JOEL FERDON was born in Moreno Valley, California, but now calls Concord, North Carolina, home. He is the author of the chapbook Elegy for My Father's Bones (Louisiana Literature Press, forthcoming). His poems have appeared in such journals as Cold Mountain Review, Louisiana Literature, and sotrySouth, Joel received his M.A. and M.F.A. from McNeese State University, and is now pursuing his MLIS at the University of North Carolina at Greensboro. He works for the Cabarrus County Public Library.  

ROGER JONES currently teaches in the MFA poetry program at Texas State University.  He has published three collections of poetry, with two chapbooks scheduled for publication sometime this year (2015).

JAMES A. JORDAN is currently pursuing an MFA at the University of New Orleans. Previous work has appeared in the AuroreanBirmingham Arts Journal, Broad River Review, and San Pedro River Review.

ROBERT LEE KENDRICK lives in Clemson, SC. He has previously published, or has work forthcoming, in South Carolina Review, Kestrel, San Pedro River Review, Chiron Review, and I-70 Review.

NATHANIEL MADDOX was born and raised in middle Georgia. After earning a graduate degree from Princeton Theological Seminary, he moved back down south to Savannah, Georgia. He is currently in an MSW program and training to become a psychotherapist. In his free time, he likes to read creative nonfiction, write poetry, fish, watch Georgia football, and roughhouse with his dog, Hazel Mae.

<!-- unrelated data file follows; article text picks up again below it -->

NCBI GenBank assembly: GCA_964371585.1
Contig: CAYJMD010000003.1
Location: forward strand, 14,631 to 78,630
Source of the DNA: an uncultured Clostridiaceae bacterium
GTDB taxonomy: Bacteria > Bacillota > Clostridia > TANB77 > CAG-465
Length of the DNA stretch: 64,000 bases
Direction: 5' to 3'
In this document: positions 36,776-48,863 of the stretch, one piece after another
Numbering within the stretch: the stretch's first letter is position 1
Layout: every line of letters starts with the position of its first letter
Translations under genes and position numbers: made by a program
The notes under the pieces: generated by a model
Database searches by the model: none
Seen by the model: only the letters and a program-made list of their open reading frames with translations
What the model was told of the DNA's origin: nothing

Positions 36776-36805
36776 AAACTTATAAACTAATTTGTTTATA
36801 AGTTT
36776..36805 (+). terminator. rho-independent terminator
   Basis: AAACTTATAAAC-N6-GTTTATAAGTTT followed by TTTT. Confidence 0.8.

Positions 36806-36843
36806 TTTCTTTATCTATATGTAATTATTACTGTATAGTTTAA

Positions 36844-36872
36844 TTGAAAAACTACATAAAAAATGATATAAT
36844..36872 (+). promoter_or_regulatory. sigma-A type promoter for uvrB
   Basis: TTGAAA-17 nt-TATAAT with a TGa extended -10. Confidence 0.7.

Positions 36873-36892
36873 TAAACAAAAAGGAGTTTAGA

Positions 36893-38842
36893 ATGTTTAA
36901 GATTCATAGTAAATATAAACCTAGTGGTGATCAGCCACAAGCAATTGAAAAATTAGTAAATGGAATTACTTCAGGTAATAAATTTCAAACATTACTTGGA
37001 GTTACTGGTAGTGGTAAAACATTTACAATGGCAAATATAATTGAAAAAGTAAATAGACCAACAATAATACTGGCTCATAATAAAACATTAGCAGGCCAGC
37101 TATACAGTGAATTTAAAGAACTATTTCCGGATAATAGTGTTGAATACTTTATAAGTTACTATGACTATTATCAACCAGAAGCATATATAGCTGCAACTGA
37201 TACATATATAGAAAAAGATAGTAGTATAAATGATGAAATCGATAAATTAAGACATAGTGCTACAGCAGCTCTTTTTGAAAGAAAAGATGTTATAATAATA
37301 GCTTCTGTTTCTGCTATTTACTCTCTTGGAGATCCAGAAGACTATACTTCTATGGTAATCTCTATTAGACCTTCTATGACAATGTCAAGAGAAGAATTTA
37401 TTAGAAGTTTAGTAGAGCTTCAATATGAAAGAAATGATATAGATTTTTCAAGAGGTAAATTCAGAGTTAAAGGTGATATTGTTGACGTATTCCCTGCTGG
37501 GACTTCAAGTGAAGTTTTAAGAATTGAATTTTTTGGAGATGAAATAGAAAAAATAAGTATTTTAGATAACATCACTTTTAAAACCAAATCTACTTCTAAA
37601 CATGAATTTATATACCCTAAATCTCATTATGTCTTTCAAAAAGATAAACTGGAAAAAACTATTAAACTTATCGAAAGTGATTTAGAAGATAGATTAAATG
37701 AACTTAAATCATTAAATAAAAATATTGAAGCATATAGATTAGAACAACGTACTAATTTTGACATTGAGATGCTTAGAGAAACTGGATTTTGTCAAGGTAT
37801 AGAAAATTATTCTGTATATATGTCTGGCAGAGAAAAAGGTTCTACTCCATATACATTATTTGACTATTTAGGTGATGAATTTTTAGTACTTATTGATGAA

Two books of JAMES OWENS's poems have been published: An Hour is the Doorway (Black Lawrence Press) and Frost Lights a Thin Flame (Mayapple Press). His poems, stories, translations, and photographs appear widely in literary journals, including recent or upcoming publications in Superstition Review, Valparaiso Poetry Review, The Cresset, Connecticut River Review, and The Stinging Fly. Originally from Appalachian Virginia, he received an MFA from the University of Alabama and now divides his time between central Indiana and northern Ontario.

JIM PETERSON has some new poems coming out in Cave Wall and a new collection from Gunpowder Press, Original Face, was published this fall, which is his fifth full-length collection published, along with three chapbooks over the years.

RITA QUILLEN’s novel Hiding Ezra, just released by Little Creek Books, was a finalist for the 2005 DANA Awards, and a chapter of the novel is included In Talking Appalachian, a scholarly study of Appalachian dialect published by the University of Kentucky Press in 2014. A new full-length poetry collection, The Mad Farmer’s Wife, will be published in 2016 by Texas Review Press. You can learn much more about her, her work, and the beautiful Appalachian Mountains at her website

CLARENCE WOLFSHOHL lives with his writing, one dog and one cat in a nine-acre woods outside of Fulton, Missouri.  In late 2014, his chapbook Equus Essence was published online by Right Hand Pointing, and more recently his print chapbook Chupacabra  by El Grito del Lobo Press (2015).  Three-Corner Catch:  Book Talk, a chapbook in collaboration with Walter Bargen, has just been released in December 2015.

ANNIE WOODFORD lives Roanoke, Virginia, where she is a teacher at Virginia Western Community College. Her poetry has appeared or is forthcoming in Appalachian Heritage, The Comstock Review, Cold Mountain Review, The Chattahoochee ReviewWaccamaw, and The Normal School, among others.